Reflection for the Fifth Sunday in Ordinary Time, Feb. 5, 2023

by Carol Craven, ND Associate

1st Reading: Isaiah 58:7-10   Responsorial Psalm: Psalms 112:4-5, 6-7, 8-9
2nd Reading: 1 Corinthians 2:1-5   Gospel: Matthew 5:13-16

Today’s readings are about being and doing. Matthew lets us know that Jesus said to his disciples, “You are the salt of the earth…”, and “You are the light of the world.”

What does it mean to be salt? Salt is an important mineral and commodity. Historically it has many uses. It is flavoring, disinfectant, preservative, and even money. What does it mean to be light? Light illuminates the darkness and allows us to see what was hidden.

Both salt and light require maintenance so that salt is not contaminated, nor light dimmed. To do this, we pray, meditate, seek silence and solitude as well as nature. We then come from a place of love. When our light shines it shifts in intensity depending on the circumstances. It may be a warm light, a soft light, or a bright light.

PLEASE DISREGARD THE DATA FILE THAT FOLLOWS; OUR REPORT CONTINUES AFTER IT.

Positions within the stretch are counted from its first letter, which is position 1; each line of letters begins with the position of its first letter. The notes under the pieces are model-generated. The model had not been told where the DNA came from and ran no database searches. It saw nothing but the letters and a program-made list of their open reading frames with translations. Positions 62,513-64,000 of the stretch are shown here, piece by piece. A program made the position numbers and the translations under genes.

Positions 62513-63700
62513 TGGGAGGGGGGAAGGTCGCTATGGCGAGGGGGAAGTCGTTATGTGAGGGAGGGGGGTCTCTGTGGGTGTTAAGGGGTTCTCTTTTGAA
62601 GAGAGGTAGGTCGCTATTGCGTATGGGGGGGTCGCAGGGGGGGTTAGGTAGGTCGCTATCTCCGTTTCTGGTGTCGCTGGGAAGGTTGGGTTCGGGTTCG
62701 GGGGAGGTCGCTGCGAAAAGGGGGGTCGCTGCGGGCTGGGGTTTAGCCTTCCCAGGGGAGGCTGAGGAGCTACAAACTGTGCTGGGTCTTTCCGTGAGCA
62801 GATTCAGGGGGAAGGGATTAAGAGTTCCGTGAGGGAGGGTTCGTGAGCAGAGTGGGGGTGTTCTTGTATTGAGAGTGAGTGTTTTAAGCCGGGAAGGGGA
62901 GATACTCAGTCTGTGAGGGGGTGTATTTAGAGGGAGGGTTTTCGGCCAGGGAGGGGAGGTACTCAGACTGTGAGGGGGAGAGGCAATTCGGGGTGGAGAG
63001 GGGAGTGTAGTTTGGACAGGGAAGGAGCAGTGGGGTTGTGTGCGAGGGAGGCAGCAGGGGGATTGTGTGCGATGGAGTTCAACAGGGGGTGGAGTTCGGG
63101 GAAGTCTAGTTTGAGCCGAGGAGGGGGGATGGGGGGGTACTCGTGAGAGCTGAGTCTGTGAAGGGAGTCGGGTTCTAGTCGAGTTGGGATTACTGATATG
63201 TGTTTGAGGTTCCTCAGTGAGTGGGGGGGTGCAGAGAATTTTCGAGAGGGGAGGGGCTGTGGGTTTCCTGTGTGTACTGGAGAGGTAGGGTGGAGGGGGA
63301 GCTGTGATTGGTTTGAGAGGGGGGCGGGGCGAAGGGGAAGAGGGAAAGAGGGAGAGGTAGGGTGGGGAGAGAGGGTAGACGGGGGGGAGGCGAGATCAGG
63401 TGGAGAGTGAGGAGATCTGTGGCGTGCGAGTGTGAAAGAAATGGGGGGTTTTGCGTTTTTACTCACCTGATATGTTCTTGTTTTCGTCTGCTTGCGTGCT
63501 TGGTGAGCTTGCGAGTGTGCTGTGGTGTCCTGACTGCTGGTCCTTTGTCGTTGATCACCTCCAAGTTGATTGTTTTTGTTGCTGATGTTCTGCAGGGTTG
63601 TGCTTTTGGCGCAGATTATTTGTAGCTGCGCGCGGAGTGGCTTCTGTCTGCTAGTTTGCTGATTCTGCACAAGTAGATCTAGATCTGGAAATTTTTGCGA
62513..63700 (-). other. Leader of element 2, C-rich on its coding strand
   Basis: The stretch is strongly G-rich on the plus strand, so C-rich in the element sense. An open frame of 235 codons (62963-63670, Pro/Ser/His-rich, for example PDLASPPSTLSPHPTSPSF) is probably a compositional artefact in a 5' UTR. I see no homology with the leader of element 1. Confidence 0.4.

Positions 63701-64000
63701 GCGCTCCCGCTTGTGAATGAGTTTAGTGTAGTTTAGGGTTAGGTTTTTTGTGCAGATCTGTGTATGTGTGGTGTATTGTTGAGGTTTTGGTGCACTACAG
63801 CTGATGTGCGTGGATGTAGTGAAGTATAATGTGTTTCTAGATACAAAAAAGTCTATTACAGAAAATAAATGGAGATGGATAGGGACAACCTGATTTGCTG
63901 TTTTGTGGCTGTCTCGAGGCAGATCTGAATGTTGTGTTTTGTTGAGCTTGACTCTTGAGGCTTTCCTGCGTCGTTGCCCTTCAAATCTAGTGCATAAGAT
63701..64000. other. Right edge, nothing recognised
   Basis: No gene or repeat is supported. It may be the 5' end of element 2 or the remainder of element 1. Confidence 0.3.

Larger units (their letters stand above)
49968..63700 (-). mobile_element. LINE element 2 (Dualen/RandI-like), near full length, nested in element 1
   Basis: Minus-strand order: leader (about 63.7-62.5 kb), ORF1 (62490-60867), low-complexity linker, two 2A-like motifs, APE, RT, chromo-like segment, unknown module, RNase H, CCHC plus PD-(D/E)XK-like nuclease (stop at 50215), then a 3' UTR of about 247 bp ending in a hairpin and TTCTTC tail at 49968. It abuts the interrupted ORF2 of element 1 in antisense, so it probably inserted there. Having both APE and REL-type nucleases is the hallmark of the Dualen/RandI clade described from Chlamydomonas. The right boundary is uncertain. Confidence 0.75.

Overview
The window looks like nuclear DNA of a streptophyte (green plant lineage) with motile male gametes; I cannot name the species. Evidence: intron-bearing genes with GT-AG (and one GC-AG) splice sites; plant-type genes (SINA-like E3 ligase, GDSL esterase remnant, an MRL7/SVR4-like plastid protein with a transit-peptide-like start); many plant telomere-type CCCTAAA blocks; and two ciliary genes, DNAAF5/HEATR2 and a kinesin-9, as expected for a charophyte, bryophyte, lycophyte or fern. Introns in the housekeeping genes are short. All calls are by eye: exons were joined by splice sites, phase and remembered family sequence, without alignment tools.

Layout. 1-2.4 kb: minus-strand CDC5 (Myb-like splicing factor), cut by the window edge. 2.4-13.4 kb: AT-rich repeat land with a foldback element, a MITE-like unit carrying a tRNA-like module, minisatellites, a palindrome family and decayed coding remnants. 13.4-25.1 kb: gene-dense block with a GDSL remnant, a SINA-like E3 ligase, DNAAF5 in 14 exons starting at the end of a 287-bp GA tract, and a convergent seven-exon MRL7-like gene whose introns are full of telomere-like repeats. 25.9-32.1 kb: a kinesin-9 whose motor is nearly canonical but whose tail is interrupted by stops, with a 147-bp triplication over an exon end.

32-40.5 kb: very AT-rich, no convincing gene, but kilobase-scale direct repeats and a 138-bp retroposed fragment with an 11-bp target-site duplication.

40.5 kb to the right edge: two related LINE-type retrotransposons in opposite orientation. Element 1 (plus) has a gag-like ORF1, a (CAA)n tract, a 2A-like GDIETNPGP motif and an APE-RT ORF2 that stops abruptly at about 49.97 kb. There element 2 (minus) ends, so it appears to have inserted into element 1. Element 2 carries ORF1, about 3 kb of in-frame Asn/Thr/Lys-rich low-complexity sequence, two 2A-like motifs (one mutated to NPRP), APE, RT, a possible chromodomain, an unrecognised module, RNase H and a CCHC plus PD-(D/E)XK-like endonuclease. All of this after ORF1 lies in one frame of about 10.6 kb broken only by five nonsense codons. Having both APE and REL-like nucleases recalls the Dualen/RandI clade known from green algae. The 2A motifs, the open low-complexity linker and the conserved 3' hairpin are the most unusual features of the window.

When we hear advertisements about “Shining a light on hunger, on injustices, on sex trafficking, on mental health, or immigration, gun violence, and much more,” we are moved. When a light shines on something, there is awareness. Awareness often requires action. We send money, protest, volunteer, and create programs. In that way we might change our behavior in the family system, in the community, or on a broader scale.

When we ask ourselves when and where are we salt and light, we must shine a rigorous light on our everyday life. We begin to ask ourselves questions such as “How was I compassionate in my family, in my workplace, in the community?” “Did I notice that my neighbor needed a ride, my spouse understanding, my child reassurance? Did I truly listen to the friend or the stranger today? How did I love today?

When we are shining a light on our own darkness it is often scary. When we become aware of areas needing forgiveness, reconciliation, or love. We often become defensive. So, we ask questions. Do we need to be compassionate and loving toward ourselves? What do we seek when we enter our own interior darkness? Do we fear shining a light on our own loneliness, longing, and darkness? Do we ultimately seek God there?

 John O”Donhue in his poem, “Light” says:
“And when we come to search for God,
Let us first be robed in night,
Put on the mind of morning,
To feel the rush of light,
Spread slowly inside color and stillness of a found world.”